Patient Books

Shoulder Arthroscopy Patient Guide

Shoulder arthroscopy is a surgical procedure that involves inspecting the shoulder joint and the space around the rotator cuff with a small camera, or arthroscope. The camera and any instruments your surgeon uses to work on your shoulder will be placed through small metal and plastic tubes called cannulas. The cannulas are placed into the shoulder joint through small skin incisions called portals. These incisions are usually about the size of buttonholes, one-quarter to one-half inch in length. Many operations that used to require large incisions can now be done through these small skin incisions. As arthroscopic techniques and instrumentation continue to evolve, many surgeries that used to require longer incisions (“open” surgery) can now be done arthroscopically.

Total Shoulder Replacement Patient Guide

Total shoulder replacement (also known as total shoulder arthroplasty) is a surgical procedure that involves “replacing” the arthritic or “worn out” shoulder joint. The main reason to have a shoulder replacement is to relieve pain. A total shoulder replacement is done on patients who have shoulder arthritis with an intact rotator cuff. Arthritis is damage to the shiny white articular cartilage (joint) surfaces of the bone. The rotator cuff is a group of tendons/muscles that help lift the arm over the head. The rotator cuff also helps hold the ball (humeral head) in the socket (glenoid) of the shoulder.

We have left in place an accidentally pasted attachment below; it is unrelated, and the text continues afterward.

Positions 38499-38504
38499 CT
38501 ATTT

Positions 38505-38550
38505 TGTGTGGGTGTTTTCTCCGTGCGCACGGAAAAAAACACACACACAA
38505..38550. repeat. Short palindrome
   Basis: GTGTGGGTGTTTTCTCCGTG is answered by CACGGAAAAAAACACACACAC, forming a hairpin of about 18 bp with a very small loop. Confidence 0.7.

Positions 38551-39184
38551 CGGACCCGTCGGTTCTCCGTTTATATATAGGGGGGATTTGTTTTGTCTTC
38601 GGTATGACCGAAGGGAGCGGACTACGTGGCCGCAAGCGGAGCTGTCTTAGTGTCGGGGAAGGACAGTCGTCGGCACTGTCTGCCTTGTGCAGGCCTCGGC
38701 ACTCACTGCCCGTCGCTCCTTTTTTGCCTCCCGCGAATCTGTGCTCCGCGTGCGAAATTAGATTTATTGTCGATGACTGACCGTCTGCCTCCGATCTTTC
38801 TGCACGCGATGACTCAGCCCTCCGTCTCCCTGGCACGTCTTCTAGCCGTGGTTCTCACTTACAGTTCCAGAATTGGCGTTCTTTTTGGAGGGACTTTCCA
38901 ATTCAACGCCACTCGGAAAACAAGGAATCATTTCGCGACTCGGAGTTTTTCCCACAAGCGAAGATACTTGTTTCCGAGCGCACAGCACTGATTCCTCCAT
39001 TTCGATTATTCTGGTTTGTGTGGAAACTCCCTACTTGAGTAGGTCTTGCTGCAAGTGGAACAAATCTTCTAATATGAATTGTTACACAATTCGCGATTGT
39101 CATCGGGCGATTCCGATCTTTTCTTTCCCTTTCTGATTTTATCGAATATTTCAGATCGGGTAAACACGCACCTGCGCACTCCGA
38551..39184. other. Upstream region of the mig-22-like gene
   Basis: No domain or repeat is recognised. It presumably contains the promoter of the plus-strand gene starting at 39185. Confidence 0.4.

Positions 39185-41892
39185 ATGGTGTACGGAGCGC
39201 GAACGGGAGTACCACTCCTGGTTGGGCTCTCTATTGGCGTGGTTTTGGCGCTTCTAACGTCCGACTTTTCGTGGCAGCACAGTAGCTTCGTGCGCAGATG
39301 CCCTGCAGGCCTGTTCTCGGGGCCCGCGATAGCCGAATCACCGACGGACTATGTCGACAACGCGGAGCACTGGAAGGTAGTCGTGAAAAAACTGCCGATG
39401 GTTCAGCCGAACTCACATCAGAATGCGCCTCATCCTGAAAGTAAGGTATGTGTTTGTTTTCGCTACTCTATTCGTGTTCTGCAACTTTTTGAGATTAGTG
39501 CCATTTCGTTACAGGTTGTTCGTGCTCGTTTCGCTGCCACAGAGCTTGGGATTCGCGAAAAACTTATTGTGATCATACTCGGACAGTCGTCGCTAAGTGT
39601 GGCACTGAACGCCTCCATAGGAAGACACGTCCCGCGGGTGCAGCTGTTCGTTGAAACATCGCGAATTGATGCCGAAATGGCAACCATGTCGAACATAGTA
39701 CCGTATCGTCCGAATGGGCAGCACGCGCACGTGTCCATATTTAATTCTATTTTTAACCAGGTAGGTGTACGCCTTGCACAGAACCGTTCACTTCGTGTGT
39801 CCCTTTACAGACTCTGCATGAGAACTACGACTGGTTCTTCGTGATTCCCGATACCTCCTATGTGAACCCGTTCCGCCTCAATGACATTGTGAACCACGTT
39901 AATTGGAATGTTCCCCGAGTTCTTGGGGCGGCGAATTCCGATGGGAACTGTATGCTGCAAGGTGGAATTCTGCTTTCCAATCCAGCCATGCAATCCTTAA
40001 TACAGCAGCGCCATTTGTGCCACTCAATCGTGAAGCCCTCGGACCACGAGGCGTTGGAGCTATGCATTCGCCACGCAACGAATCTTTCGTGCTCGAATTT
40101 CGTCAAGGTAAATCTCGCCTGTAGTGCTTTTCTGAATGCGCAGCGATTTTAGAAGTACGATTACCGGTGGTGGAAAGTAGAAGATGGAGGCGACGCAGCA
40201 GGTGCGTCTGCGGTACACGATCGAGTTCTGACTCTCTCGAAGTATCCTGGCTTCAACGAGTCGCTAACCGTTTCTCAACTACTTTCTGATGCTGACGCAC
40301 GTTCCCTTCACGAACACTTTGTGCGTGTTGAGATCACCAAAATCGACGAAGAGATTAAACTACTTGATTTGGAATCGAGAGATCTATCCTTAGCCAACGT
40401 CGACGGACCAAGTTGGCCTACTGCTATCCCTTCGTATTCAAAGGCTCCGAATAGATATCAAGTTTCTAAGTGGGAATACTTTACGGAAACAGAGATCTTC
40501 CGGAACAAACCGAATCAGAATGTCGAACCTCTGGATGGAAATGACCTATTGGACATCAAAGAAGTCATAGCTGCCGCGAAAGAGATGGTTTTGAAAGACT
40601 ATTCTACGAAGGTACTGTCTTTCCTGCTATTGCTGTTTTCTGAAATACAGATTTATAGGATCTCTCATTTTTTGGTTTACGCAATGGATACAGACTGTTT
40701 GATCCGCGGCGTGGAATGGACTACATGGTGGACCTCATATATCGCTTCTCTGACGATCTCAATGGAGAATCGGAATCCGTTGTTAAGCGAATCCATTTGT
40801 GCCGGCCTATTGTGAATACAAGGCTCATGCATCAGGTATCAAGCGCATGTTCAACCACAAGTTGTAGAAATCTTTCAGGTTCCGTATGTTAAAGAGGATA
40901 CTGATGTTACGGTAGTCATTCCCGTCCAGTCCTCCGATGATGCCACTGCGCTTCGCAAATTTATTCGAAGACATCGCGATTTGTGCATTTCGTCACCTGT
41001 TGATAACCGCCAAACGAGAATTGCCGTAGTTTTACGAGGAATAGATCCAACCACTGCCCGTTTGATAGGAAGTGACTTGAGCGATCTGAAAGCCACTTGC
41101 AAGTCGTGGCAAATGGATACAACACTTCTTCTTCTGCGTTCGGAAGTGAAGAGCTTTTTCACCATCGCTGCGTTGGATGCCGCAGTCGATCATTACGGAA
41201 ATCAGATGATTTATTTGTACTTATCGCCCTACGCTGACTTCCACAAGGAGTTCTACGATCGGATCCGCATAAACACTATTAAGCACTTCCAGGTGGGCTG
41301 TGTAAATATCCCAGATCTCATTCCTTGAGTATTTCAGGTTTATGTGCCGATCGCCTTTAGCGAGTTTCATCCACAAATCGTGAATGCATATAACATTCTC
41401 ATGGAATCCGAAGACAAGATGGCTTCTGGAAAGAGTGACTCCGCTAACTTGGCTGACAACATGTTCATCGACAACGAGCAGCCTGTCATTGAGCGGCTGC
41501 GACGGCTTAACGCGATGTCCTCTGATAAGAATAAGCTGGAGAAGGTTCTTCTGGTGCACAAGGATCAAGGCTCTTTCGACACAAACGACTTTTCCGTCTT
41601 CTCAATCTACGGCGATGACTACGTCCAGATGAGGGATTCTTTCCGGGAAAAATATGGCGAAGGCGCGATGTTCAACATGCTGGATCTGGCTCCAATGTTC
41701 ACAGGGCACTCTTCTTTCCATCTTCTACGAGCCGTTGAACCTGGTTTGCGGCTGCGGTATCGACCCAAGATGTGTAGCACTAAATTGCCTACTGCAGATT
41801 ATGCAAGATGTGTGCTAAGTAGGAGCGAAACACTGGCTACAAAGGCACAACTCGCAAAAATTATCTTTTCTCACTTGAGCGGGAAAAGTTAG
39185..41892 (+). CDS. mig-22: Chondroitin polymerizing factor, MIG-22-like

Reverse Shoulder Replacement Patient Guide

Reverse shoulder replacement (also known as reverse shoulder arthroplasty) is a surgical procedure designed for patients who have non-repairable damage to their rotator cuff in conjunction with arthritis. This condition is commonly termed “cuff tear arthropathy.” Reverse shoulder replacement can also be used to treat shoulder fractures in older patients. Reverse shoulder replacement still replaces the ball and socket of the shoulder joint with new metal and plastic parts. A reverse is similar to a traditional or primary shoulder replacement because both involve “replacing” the arthritic or “worn out” shoulder joint. However, a reverse places the rounded “ball” part on the socket and the hollowed out socket on the arm bone, or humerus.